### Account Discovery

What follows is taken from the “Account Discovery” section from BIP-0044

When the master seed is imported from an external source the software should start to discover the accounts in the following manner:

• derive the first account’s node (index = 0)
• derive the external chain node of this account
• scan addresses of the external chain; respect the gap limit described below
• if no transactions are found on the external chain, stop discovery
• if there are some transactions, increase the account index and go to step 1

For the algorithm to be successful, software should disallow creation of new accounts if previous one has no transaction history.

Please note that the algorithm works with the transaction history, not account balances, so you can have an account with 0 total coins and the algorithm will still continue with discovery.

Address gap limit is currently set to 20. If the software hits 20 unused addresses in a row, it expects there are no used addresses beyond this point and stops searching the address chain. We scan just the external chains, because internal chains receive only coins that come from the associated external chains.

Wallet software should warn when the user is trying to exceed the gap limit on an external chain by generating a new address.

## Master Key Generation

### History

Throughout the years, Cardano has been using different styles of HD wallets. We categorize these wallets in the following terms:

Wallet StyleCompatible Products
ByronDaedalus, Yoroi
IcarusYoroi, Trezor
LedgerLedger

Each wallet is based on Ed25519 elliptic curves though differs in subtle ways highlighted in the next sections.

### Overview

The master key generation is the mean by which on turns an initial entropy into a secure cryptographic key. Child keys can be derived from a master key to produce an HD structure as outlined above. Child key derivation is explored in next sections.

In Cardano, the master key generation is different depending on which style of wallet one is considering. In each case however, the generation is a function from an initial seed to an extended private key (abbrev. XPrv) composed of:

• 64 bytes: an extended Ed25519 secret key composed of:
• 32 bytes: Ed25519 curve scalar from which few bits have been tweaked (see below)
• 32 bytes: Ed25519 binary blob used as IV for signing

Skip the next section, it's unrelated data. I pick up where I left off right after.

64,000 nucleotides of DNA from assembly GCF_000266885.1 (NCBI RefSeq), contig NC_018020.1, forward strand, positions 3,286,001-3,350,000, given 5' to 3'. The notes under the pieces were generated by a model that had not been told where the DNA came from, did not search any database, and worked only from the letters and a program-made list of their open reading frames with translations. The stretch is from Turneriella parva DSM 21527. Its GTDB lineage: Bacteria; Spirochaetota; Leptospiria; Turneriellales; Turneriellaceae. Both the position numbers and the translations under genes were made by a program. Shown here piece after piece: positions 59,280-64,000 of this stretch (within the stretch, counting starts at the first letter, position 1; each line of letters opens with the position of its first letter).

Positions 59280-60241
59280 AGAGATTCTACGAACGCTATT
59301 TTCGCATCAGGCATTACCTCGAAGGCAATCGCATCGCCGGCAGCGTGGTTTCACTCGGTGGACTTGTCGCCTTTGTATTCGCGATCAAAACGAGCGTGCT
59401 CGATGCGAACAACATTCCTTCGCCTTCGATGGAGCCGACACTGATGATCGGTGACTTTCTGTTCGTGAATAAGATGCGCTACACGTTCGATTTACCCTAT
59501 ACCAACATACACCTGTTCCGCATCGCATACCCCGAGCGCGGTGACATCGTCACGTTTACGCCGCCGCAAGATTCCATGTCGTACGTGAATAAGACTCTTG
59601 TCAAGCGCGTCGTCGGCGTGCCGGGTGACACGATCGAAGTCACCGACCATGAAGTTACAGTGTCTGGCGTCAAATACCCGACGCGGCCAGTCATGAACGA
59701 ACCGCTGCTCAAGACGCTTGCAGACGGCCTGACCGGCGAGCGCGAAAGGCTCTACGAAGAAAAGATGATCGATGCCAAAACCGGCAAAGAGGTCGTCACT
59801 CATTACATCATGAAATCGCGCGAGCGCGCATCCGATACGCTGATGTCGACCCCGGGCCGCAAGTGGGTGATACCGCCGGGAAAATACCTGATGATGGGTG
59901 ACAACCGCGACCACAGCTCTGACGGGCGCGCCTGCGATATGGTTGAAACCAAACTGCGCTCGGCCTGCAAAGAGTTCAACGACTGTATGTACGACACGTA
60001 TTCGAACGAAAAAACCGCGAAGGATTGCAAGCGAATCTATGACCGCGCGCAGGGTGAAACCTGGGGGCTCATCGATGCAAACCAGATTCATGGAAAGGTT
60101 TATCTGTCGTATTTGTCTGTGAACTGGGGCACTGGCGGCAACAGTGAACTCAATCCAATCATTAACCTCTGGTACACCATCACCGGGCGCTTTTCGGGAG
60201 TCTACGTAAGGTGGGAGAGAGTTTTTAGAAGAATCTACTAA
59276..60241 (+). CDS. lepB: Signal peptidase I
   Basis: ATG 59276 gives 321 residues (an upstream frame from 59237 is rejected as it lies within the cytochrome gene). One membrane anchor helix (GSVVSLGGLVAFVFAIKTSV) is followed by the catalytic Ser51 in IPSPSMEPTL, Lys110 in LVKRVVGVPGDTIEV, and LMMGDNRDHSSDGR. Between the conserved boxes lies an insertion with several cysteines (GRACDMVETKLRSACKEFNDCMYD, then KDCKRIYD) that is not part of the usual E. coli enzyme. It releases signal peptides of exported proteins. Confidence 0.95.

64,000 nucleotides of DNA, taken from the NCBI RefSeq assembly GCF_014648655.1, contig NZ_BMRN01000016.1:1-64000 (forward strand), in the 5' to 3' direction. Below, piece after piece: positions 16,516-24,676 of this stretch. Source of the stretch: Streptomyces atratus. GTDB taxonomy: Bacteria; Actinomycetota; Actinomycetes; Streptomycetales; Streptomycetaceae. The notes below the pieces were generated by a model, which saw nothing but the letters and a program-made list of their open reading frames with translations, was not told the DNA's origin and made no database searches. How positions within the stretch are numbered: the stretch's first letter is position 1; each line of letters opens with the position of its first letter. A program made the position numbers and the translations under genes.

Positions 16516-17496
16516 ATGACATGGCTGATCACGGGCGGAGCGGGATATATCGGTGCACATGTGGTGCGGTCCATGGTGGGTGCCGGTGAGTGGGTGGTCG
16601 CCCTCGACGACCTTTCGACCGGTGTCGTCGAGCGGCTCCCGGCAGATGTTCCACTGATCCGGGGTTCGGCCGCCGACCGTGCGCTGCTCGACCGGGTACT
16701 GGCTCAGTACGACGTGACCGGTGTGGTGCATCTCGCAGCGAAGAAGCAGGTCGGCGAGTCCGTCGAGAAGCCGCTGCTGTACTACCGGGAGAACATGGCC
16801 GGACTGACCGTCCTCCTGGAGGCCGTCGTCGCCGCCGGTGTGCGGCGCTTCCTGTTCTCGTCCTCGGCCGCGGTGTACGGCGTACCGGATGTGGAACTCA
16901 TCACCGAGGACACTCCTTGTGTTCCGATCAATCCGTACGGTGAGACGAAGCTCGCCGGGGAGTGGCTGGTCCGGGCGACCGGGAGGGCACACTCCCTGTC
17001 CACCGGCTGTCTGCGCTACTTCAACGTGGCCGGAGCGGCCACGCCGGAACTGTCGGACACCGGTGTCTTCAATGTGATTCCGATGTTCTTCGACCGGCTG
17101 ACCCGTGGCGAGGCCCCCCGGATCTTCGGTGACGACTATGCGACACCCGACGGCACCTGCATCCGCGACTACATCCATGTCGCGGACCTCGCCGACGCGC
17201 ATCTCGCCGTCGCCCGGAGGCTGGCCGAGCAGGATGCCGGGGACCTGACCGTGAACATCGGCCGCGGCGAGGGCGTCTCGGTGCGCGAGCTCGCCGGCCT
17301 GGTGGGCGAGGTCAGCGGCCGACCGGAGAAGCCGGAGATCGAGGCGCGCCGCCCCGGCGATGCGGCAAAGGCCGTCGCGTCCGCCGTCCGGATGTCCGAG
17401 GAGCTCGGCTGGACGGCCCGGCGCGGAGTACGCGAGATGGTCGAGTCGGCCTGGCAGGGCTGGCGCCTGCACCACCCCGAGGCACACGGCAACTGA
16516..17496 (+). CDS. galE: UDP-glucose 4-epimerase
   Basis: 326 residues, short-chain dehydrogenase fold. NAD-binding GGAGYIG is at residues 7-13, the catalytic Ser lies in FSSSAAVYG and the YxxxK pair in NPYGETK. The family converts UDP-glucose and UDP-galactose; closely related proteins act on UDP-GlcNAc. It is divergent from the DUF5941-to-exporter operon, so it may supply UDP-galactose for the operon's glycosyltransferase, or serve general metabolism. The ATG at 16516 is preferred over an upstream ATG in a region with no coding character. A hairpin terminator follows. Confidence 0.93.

• 32 bytes: chain code for allowing secure child key derivation

### Pseudo-code

function generateMasterKey(seed) {
return hashRepeatedly(seed, 1);
}

function hashRepeatedly(key, i) {
(iL, iR) = HMAC
( hash=SHA512
, key=key
, message="Root Seed Chain " + UTF8NFKD(i)
);

let prv = tweakBits(SHA512(iL));

if (prv[31] & 0b0010_0000) {
return hashRepeatedly(key, i+1);
}

return (prv + iR);
}

function tweakBits(data) {
// * clear the lowest 3 bits
// * clear the highest bit
// * set the highest 2nd bit
data[0]  &= 0b1111_1000;
data[31] &= 0b0111_1111;
data[31] |= 0b0100_0000;

return data;
}


Icarus master key generation style supports setting an extra password as an arbitrary byte array of any size. This password acts as a second factor applied to cryptographic key retrieval. When the seed comes from an encoded recovery phrase, the password can therefore be used to add extra protection in case where the recovery phrase were to be exposed.

function generateMasterKey(seed, password) {
let data = PBKDF2
( kdf=HMAC-SHA512
, iter=4096
, salt=seed
, outputLen=96
);

return tweakBits(data);
}

function tweakBits(data) {
// on the ed25519 scalar leftmost 32 bytes:
// * clear the lowest 3 bits
// * clear the highest bit
// * clear the 3rd highest bit
// * set the highest 2nd bit
data[0]  &= 0b1111_1000;
data[31] &= 0b0001_1111;
data[31] |= 0b0100_0000;

return data;
}


For a detailed analysis of the cryptographic choices and the above requirements, have a look at: Wallet Cryptography and Encoding

function generateMasterKey(seed, password) {
let data = PBKDF2
( kdf=HMAC-SHA512
, iter=2048
, outputLen=64
);

let cc = HMAC
( hash=SHA256
, key="ed25519 seed"
, message=UTF8NFKD(1) + seed
);

let (iL, iR) = hashRepeatedly(data);

return (tweakBits(iL) + iR + cc);
}

function hashRepeatedly(message) {
let (iL, iR) = HMAC
( hash=SHA512
, key="ed25519 seed"
, message=message
);

if (iL[31] & 0b0010_0000) {
return hashRepeatedly(iL + iR);
}

return (iL, iR);
}

function tweakBits(data) {
// * clear the lowest 3 bits
// * clear the highest bit
// * set the highest 2nd bit
data[0]  &= 0b1111_1000;
data[31] &= 0b0111_1111;
data[31] |= 0b0100_0000;

return data;
}